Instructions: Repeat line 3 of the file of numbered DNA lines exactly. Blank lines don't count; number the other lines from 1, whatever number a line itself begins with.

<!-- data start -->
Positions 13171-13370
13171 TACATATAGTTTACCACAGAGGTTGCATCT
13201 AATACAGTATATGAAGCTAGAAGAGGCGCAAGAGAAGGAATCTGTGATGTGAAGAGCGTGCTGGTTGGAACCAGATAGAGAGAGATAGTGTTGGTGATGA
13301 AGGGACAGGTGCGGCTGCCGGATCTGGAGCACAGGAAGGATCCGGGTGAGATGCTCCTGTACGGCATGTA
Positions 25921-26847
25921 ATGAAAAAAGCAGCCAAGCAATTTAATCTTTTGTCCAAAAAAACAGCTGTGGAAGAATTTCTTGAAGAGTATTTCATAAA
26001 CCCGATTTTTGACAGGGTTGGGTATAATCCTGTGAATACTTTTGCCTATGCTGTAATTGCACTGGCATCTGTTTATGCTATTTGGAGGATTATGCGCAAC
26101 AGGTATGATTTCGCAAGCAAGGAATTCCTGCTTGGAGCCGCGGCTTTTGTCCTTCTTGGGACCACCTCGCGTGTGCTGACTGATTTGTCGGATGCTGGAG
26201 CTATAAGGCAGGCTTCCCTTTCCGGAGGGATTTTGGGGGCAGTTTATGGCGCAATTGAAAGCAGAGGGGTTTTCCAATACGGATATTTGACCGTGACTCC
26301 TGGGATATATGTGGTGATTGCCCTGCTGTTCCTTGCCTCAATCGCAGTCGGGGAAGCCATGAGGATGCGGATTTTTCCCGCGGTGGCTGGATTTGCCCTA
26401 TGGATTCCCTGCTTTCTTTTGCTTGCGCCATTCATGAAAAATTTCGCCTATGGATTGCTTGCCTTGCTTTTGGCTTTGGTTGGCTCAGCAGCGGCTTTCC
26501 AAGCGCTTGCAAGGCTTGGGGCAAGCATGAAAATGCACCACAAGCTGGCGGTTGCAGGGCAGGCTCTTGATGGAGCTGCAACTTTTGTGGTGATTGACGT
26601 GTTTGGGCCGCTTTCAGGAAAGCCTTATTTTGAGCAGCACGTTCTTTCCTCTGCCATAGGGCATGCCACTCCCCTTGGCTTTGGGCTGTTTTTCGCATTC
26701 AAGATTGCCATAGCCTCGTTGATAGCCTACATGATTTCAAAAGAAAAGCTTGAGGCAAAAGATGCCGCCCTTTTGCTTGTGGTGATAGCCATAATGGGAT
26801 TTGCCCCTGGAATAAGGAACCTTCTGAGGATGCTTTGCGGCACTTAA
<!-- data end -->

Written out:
13201 AATACAGTATATGAAGCTAGAAGAGGCGCAAGAGAAGGAATCTGTGATGTGAAGAGCGTGCTGGTTGGAACCAGATAGAGAGAGATAGTGTTGGTGATGA